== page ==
best hiking bloggers

Interview: Top Hiking Experts Reveal Their Secrets For Blogging Success

Disclosure: Your support helps keep the site running! We earn a referral fee for some of the services we recommend on this page. Learn more

Sharing is caring!

Last Updated on March 23, 2020

Want to hike up that snowy mountain peak but prefer to go with a trained guide? Need to know how to handle bear or cougar encounters on the trail? What about the basics of camping out in bad weather while hiking?

You may not encounter all these questions at once, but you’d be well prepared if you’re a reader of our experts’ blogs.

Our interviewees took a passion for the outdoors — and their own frustrations — to create valuable information for fellow hikers.



Meet Our Panel of Blogging Experts

Each of our experts has turned their love of the outdoors into a rewarding blog.

By learning from their own hiking mistakes and wins, they were able to craft content of significant value to fellow travelers.


Mark Kelly, Halfway Hike

halfway hike blog

Mark started hiking as a way to get fit and improve his blood pressure.

He’d always loved the surrounding vistas of the Marsden and Saddleworth moors; now he traverses them frequently with his faithful dog Brodie in tow.

Kelly says his blog is “mostly about hikes I’ve done both in my beautiful corner of the West Yorkshire hills and moors . . . and further afield.” How much further? “North Wales, Scotland, Cumbria, The Ridgeway Path, Italy and USA, to differing degrees.”

Visitors to Mark’s blog will find out about area resources like walking and hiking groups, events, and historical societies.

They’ll also find kit and app reviews, van trips, book reviews, and even a poetry trail trip he devised.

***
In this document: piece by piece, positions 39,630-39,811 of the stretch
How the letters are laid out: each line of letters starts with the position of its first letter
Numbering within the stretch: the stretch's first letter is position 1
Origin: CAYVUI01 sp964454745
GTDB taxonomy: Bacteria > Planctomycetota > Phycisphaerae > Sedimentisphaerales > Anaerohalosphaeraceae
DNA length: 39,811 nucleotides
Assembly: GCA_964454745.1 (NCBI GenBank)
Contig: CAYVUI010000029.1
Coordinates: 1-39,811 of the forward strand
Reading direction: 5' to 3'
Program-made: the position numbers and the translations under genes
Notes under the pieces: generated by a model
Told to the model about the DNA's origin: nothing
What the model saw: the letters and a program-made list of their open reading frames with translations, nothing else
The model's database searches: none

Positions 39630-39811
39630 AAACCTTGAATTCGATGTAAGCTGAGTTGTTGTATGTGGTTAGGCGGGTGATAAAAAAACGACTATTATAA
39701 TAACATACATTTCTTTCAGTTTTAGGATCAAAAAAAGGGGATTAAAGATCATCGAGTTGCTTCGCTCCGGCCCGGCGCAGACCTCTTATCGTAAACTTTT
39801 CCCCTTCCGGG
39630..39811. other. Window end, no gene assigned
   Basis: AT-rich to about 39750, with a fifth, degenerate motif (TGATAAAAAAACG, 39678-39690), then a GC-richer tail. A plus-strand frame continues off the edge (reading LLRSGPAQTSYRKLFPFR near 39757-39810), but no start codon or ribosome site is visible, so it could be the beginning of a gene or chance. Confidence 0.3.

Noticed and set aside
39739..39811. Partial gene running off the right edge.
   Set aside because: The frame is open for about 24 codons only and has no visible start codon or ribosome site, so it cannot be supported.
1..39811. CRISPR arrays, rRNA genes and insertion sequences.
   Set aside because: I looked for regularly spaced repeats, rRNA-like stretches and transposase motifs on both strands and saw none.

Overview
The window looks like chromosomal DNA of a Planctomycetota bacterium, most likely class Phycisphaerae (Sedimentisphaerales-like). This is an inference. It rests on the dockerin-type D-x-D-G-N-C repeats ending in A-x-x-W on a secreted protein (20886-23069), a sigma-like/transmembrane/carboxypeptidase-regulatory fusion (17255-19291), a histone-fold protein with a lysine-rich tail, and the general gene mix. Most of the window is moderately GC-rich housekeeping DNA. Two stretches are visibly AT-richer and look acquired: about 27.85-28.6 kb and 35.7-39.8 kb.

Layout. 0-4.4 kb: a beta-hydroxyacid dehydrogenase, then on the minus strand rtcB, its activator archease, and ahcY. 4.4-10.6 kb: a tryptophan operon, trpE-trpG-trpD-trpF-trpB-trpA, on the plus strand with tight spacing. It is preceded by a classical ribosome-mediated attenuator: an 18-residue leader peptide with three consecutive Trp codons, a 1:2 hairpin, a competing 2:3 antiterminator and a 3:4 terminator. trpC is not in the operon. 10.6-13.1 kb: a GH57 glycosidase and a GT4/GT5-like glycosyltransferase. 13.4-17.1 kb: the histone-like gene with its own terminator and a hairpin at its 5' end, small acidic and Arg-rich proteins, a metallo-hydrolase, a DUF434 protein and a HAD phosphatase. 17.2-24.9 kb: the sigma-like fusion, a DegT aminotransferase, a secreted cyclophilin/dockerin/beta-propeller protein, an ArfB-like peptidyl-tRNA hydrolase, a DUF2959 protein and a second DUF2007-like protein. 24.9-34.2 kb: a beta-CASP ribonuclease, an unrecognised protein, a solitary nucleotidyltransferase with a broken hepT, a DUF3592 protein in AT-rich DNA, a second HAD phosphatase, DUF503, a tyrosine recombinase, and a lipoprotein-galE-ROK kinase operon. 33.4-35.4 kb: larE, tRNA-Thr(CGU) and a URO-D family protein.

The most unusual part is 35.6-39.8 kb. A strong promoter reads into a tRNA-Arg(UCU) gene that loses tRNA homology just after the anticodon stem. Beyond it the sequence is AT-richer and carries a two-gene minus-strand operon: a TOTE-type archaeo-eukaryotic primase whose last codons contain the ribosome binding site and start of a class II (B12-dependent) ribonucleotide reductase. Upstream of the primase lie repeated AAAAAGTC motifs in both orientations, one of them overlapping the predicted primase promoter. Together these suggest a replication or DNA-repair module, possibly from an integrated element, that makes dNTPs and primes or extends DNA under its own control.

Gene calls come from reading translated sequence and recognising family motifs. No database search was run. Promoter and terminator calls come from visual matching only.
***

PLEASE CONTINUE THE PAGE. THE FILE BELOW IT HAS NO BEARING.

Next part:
Most of all they’ll find their thirst whetted for exploring these ancient rolling hills that span “Roman roads,” “rare bird species,” and even evidence of Mesolithic hunter-gatherers.


Branch Whitney, Hiking Las Vegas

Branch Whitney brings 20 years of hiking experience to his Hiking Las Vegas site and blog.

hiking las vegas

His first mountain hikes were “frustrating.” “[T]he trails were not marked and there wasn’t any accurate hiking information,” says Branch.

Like all entrepreneurs, he turned a problem into an opportunity, through his hiking books, his 52 Peak Club (you earn a playing card for each peak you climb), his 2,400+ member Hiking Las Vegas MeetUp club, and countless blog posts.

“I help hikers, who love hiking, but are having trouble finding the routes to peaks, waterfalls and other special places, because there are few trails and virtually no trail signs,” says Branch.


Greg and Jen Seymour, Appalachian Trail Tales

appalachian trail tales

Greg and Jen are proud quitters. They work to live and chase adventure. Following that philosophy led them to chuck their corporate careers and relocate to Costa Rica for 4 years.

That led to the authoring of several bestseller Amazon books. (See Jen’s author page and Greg’s author page.)

It was the decision to repatriate back to the United States that led them to create their current blog.

Appalachian Trail Tales documents their inaugural 6-month hike along the trail that culminated on Mount Katahdin, Maine.

They created a daily vlog on YouTube and became known by their trail names “Chica” and “Sunsets.”

Soon they’re taking on the Camino de Santiago, a 500-mile pilgrimage walk in Spain, which will be documented on their blog and YouTube channel.


Lauren, The Helpful Hiker

the helpful hiker blog

Lauren loves hiking in the beautiful wilderness of Great Britain.

“The ethos behind The Helpful Hiker,” she says, “is that it’s easy for anyone and everyone to enjoy the outdoors. You don’t need to spend a lot of money and you don’t need lots of expensive equipment.

She reviews gear like hiking boots and tents .

She also offers trip ideas, tips for hiking with your children, campsite reviews, and much more.

Lauren was named an Ordnance Survey Get Outside Champion for 2017.


Trevor Joy, Colorado Hiking

coloradohiking blog

Trevor Joy is a recreational specialist who works with individuals who have developmental disabilities.

Passionate about the outdoors, he started ColoradoHiking to share recreational opportunities with others.